Here, as in Ecl. 1, the identification of the shepherd and poet is so rudely managed as to amount to absolute confusion. The subject of the Eclogue is the hopeless and absorbing passion of Gallus : Gallus, if not a pastoral poet himself, is the friend of a pastoral poet, and so one of the pastoral company: accordingly he is represented as being at one and the same moment a soldier and a shepherd, serving in the camp in Italy, and lying under a rock in Arcadia with wood-gods to comfort him. As before, the naked simplicity of the explanation has caused it to be missed : Gallus has been supposed to have gone on furlough into Arcadia, while others, who could not reconcile the language of v. 44 with his being in Arcadia at all, have changed the text.
The structure of the poem is taken from the latter part of Theocr. Idyl 1, the dying Daphnis supplying the model for Gallus, whose despair however does not bring him to death. Virgil is supposed to narrate the story in a song as he is tending his goats, and in rising to go home for the evening he gracefully intimates that he is closing the volume of pastoral poetry.
The time is commonly considered to be fixed by vv. 23, 46 foll., and by general considerations regarding the date of the Eclogues, to the end of 716 or the beginning of 717, when Agrippa was leading an expedition into Gaul and across the Rhine, with which Gallus' rival is supposed to have gone, while Gallus himself was engaged in some other service, perhaps in Italy under Octavianus, acting against Sex. Pompeius. Vv. 20, 23, 47 seem to point to winter or early spring.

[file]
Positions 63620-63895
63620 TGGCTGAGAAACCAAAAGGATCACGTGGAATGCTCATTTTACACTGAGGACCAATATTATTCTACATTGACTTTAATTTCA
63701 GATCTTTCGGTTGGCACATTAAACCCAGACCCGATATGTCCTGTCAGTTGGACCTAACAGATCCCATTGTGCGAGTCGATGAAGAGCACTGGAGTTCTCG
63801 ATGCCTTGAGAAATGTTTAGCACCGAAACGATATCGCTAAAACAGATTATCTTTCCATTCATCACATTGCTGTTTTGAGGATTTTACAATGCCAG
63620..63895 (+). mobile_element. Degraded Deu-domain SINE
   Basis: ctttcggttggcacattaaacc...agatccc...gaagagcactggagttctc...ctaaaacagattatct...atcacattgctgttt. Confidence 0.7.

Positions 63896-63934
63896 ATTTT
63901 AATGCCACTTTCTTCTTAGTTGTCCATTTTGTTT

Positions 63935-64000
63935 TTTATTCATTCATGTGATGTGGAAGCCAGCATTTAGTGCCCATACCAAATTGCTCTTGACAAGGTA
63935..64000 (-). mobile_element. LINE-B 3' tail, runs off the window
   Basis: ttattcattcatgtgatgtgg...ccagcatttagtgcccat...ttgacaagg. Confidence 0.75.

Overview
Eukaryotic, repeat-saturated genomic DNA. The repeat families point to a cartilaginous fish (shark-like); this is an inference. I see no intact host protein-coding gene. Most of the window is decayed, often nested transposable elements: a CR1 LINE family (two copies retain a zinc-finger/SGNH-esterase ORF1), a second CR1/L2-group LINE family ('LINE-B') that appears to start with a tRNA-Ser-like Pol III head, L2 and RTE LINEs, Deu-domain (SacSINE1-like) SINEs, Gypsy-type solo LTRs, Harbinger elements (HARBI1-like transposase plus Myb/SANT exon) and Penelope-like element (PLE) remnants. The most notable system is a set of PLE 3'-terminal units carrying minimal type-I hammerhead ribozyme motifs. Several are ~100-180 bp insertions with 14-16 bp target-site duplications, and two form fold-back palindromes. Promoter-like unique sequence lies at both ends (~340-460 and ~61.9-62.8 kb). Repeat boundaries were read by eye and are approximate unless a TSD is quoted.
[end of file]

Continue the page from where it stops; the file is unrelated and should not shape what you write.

The scenery seems to be Arcadian throughout, at least in the narrative part of the Eclogue.
EXTREMUM hunc, Arethusa, mihi concede laborem :
Quae nemora, aut qui vos saltus habuere, puellae
1-8.] ‘My last pastoral strain is in run smooth. That he should conceive of honour of Gallus : I sing of his love with her as constantly flying from Alpheus is my goats about me in the wood.'